A local tax expert has criticised the phased implementation of independent taxation as “discriminatory”, noting that identical taxpayers could be facing “significantly differing” tax bills from 2022.
John Shenton, Tax Director at Grant Thornton, shared his concerns with the Corporate Services Panel, which is currently reviewing the independent taxation proposals brought forward by the Treasury Minister, Deputy Susie Pinel.
While he is in favour of independent taxation, which he described as “long overdue”, the tax specialist said in a letter to the Panel that he could only be fully supportive if the proposals created a “level playing field” to allow all islanders to benefit from the changes.
However, he said the decision to introduce independent taxation in three phases would favour some tax payers and disadvantage others.
Pictured: John Shenton is Tax Director at Grant Thornton
It is proposed that arrivals to the island from January 2022 will automatically be registered for independent taxation. There will be no change for those who are taxed as a single person.
A pilot scheme is also being planned for those couples who are already separately assessed for tax purposes to choose to be moved to independent taxation from the start of next year.
There will be a voluntary opt-in period from 2023 but, at some point in the future which is yet to be determined, all married couples and civil partners will have to move to independent taxation.
In his letter, Mr Shenton said he was disappointed that the proposals would mean two sets of identical taxpayers could face significantly differing tax bills from 2022 and failed to deliver independent taxation for those who are currently disadvantaged from 2022, contrary to what the Minister has previously said.
“This proposition seems to be asking c4,000 taxpayers to continue to pay for Government inefficiencies and pay greater amounts of tax than identical taxpayers,” he wrote.
Pictured: Mr Shenton said some couples would be disadvantaged by the phased introduction.
Mr Shenton he couldn’t understand why the introduction of independent taxation had been delayed with no transitional provisions for taxpayers who would be affected by it.
He also voiced concerns about the lack of information over the second and third phases of the introduction, including their timeline. He added there was no guarantee for disadvantaged taxpayers that they wouldn’t be worse off for many years as there was “no firm suggestion / proposition / legislation” as to when the later phases will be introduced.
He noted that the Comptroller of Revenue, Richard Summersgill, had previously stated that opting for independent taxation would bring no tax benefits, a position which was changed by the latest proposal.
He suggested the only reason for continuing to delay the introduction of independent taxation for the disadvantaged taxpayers who cannot choose independent taxation from 2022, seemed to be for “administrative convenience (or cash)” as “a smaller group will form a pilot study group to test communications and support and gather customer feedback to inform phases two and three.”
“As the amount of potentially disadvantaged taxpayers’ number c4,000 I would suggest that an extension of the target group to include these taxpayers would not be overly burdensome given the total amount of taxpayers,” he wrote. “A lower earning second earner with two children and an average mortgage could be better off by over £4.5k – this is not an insignificant sum. This is a significant disadvantage.”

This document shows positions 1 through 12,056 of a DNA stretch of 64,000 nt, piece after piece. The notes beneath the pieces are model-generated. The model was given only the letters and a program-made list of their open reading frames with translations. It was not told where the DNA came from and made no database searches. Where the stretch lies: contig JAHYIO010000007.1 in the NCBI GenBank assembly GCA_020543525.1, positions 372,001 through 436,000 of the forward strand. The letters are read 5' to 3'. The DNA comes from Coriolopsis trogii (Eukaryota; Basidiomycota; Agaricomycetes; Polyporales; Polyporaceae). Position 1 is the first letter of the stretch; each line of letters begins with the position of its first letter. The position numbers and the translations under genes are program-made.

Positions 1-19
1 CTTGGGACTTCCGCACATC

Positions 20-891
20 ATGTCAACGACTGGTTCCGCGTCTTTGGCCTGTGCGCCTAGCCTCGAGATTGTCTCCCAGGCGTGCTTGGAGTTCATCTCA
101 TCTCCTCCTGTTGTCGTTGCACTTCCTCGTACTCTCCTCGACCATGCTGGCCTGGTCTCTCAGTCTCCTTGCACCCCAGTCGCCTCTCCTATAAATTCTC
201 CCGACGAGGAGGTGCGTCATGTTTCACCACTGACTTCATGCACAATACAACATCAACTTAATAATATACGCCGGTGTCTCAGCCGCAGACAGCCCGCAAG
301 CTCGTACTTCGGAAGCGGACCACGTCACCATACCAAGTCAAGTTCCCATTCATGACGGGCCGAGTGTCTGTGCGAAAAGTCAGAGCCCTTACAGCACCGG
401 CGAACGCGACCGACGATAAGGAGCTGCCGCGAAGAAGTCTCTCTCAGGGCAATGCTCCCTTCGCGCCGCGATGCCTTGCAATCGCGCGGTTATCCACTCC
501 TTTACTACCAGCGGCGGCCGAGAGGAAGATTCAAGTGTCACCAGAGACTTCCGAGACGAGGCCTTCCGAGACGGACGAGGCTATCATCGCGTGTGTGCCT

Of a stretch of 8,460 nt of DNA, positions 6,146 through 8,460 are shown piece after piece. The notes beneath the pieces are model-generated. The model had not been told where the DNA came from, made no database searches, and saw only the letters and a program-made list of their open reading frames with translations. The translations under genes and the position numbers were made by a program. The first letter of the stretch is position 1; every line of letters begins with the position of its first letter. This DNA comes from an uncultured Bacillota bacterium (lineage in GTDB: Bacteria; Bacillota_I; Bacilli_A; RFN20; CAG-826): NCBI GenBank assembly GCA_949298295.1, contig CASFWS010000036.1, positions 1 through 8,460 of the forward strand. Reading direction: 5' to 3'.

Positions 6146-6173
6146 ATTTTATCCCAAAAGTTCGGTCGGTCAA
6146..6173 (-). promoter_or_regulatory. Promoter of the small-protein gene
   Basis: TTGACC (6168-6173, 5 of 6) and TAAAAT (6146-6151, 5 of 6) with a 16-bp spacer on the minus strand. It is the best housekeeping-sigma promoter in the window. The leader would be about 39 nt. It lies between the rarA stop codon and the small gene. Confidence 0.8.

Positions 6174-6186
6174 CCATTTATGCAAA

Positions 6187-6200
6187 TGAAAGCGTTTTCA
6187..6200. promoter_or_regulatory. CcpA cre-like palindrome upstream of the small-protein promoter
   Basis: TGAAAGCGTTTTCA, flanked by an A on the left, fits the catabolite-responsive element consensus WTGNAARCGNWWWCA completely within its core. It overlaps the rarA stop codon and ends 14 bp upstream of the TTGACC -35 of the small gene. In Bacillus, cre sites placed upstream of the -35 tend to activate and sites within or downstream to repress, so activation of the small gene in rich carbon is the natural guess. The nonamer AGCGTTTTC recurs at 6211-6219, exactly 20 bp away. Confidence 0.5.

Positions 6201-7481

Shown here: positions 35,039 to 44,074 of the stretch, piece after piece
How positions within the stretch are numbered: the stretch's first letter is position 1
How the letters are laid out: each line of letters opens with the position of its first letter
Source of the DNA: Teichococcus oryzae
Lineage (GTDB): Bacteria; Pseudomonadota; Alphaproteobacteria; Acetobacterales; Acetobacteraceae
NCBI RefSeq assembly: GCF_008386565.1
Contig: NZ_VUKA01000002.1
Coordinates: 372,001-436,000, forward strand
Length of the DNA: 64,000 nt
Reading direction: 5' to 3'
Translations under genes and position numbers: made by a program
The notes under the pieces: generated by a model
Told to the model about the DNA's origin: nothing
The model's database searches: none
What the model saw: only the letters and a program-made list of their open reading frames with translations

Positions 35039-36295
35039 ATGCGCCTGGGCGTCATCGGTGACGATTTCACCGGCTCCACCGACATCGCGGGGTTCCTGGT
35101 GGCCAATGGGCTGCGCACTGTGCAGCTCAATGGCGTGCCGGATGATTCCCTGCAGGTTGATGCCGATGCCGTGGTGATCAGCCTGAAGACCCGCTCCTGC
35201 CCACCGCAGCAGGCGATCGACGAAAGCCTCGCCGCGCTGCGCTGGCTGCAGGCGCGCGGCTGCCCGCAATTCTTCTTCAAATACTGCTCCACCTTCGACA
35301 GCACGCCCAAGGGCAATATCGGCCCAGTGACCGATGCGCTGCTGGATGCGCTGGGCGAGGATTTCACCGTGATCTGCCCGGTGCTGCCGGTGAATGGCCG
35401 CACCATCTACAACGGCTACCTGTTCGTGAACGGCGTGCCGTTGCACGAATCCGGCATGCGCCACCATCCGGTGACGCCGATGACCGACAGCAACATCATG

Pictured: The tax expert said that with all vacancies now filled at Revenue Jersey, Scrutiny should insist the Treasury Minister keeps her promise to introduce “independent taxation for the 2022 year of assessment.
Mr Shenton said islanders should be given the opportunity to choose to be taxed independently for the 2022 assessments, which will not be raised until 2023, as it would provide a level playing field for the changes. He questioned why this wouldn’t be possible given the implementation would be 18 months away.
“I am surprised that given the size of government, the States of Jersey do not seem to have the technical resources to run a pilot study without creating tax advantages / disadvantages? Should not a pilot study have already been undertaken in-house before this proposition was lodged?,” Mr Shenton wrote.
He went on to say that, with all vacancies now filled at Revenue Jersey, the Panel should insist the Treasury Minister keeps her promise to introduce “independent taxation for the 2022 year of assessment rather than “move the goalposts at the eleventh hour to create a regime that openly discriminates against two identical taxpayers”.
The tax expert also noted that the way the law was drafted would not guarantee full independence and had not fully considered allowances and reliefs.
“I fully understand from an operational point of view it may be advantageous to split this into smaller bite size pieces (previous experience clearly shows us that) but the discriminatory aspect of the proposed changes is more difficult to understand especially given all the relevant assurances over the last few years,” he concluded his letter. “By lodging this proposition I am not sure that the Government meets their own stated aims of taxation in Jersey being low, broad, simple and fair. These proposals are clearly not broad or fair.”
The publication of his comments coincided with a Scrutiny hearing this week in which the Treasury Minister, Deputy Susie Pinel, confirmed plans to introduce a compensation scheme to ensure couples on lower incomes are not worse off as a result of the independent taxation change. With some better-off couples due to benefit from the change, Scrutineers expressed concerns yesterday that the Treasury will lose £4m a year.
Deputy Pinel's proposition will be debated next month in the States Assembly.
Read John Shenton's full letter HERE.
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